How to Start Your Own Herb Garden
Here are some tips and tricks to help you make your own herb garden.
We are adding the idea to your Ideas.
The idea was added to your Ideas.
Do you want to get started gardening but don't know how? Planting a few seedlings in a container on your back porch might be the best way to go. Better yet, why not plant something you can eat later? Now you can learn how to start your own herb garden and get started planting.
Herbs are ideal for keeping in large DIY planters and setting out on a sunny balcony or kitchen windowsill. They love soaking up the sun and emit a nice fragrance to give life to your kitchen. By keeping your herbs on the back porch, you can easily access your plants when you are cooking and want to add in some fresh flavors.
Keep reading for herb garden ideas as well as tips on how to make your plants happy.
If you love the idea of starting your own herb garden, you'll love these other DIY Garden Ideas: 36 Garden Projects
Tips and Tricks for Planting Herbs
If you're getting started on your first herb garden, there are a few things you need to be aware of. Keep reading to find out what your new little plants need to grow - and thrive.
Let the sunshine in: Herbs LOVE direct sunlight. Most herbs naturally grow in Mediterranean environments, so they need to be planted a place where the sun shines at least eight hours a day. Place your container outside or on a windowsill that faces south. You can also grow herbs indoors, but they likely won’t grow as well as they would outside, even if you place them in a south-facing window.
Where to start: If you’re new to herb gardening, you can start with seeds or little seedling plants. Seeds are less expensive, but in most parts of the country, you’ll need to get them started indoors when it’s still a bit chilly outside and then transplant them when the weather warms up. You can find herb seedlings or starter packs at any garden center, but you may not find as large of a variety as you would with seeds.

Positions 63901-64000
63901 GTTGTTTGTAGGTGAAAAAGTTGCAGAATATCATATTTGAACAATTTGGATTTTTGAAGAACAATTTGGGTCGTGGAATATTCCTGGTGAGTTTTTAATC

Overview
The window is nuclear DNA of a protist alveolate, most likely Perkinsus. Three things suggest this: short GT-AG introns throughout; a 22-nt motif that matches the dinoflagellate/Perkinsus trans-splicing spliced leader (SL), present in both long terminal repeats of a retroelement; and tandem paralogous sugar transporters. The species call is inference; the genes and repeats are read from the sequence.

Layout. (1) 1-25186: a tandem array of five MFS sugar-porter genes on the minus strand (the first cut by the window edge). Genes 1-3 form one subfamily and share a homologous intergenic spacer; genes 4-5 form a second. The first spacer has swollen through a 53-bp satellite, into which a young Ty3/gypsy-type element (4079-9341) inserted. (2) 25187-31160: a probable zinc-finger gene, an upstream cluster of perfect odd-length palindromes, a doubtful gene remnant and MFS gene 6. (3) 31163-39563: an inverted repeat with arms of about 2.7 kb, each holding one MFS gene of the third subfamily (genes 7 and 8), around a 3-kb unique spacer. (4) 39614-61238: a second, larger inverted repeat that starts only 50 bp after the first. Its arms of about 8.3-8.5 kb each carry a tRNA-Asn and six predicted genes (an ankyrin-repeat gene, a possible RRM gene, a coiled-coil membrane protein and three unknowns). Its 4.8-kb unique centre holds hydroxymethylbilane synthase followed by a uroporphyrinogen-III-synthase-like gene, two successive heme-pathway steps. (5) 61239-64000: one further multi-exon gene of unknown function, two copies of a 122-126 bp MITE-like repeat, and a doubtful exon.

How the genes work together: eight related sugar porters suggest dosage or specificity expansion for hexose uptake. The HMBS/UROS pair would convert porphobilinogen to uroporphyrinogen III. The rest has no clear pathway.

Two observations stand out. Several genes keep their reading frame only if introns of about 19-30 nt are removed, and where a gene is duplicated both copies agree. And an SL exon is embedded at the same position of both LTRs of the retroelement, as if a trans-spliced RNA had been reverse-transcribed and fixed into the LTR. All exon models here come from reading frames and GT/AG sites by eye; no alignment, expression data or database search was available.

Drink up: Herbs like a lot of water and, as a result, a lot of drainage. You don’t want the roots to be sitting in a puddle of water, so try planting multiple herbs in a large planter with a lot of potting soil, rather than planting them in a bunch of little pots.
Dirt makes a difference: Make sure you’re buying the right kind of dirt. Something that is marketed as “potting soil” is usually poor quality and sticks together, making drainage difficult. Instead, buy “potting mix,” which is lighter and made from mostly organic material, so it’s better for drainage and overall plant growth.
It’s getting hot out here: Herbs love the heat. If your seedlings look kind of sad when you first start out, don’t fret. Just wait for a hot and humid day, and your herbs will start thriving (just make sure you are watering them well when the temperature starts rising).
When to water: As you know, herbs love water. You can test the soil to see when it’s time to water by pressing your finger into it. If the dirt is dry an inch below the surface, it’s time to give your plants a drink. Herbs should typically be watered several times a week, but check them every day when the weather is warm.
When to fertilize: Regular watering tends to wash nutrients from the soil, so you'll need to add them back with fertilizer. Use a regular houseplant fertilizer at one-half dose every three weeks, or add a slow-release fertilizer to your herbs when you first plant them in your DIY herb garden.
Say no to flowers: Since we eat the leaves and not the flowers, avoid using a flowering fertilizer on your herb plants. If they do start to flower, however, cut off the flower stems with a scissors to encourage more leaves to grow. This will also make your plants bushier and increase the harvest.
Read the labels: These are general guidelines. Not all herbs grow the same way, so make sure you read the label when buying a pack of herb seeds or a starter pot.
The Easiest Herbs to Grow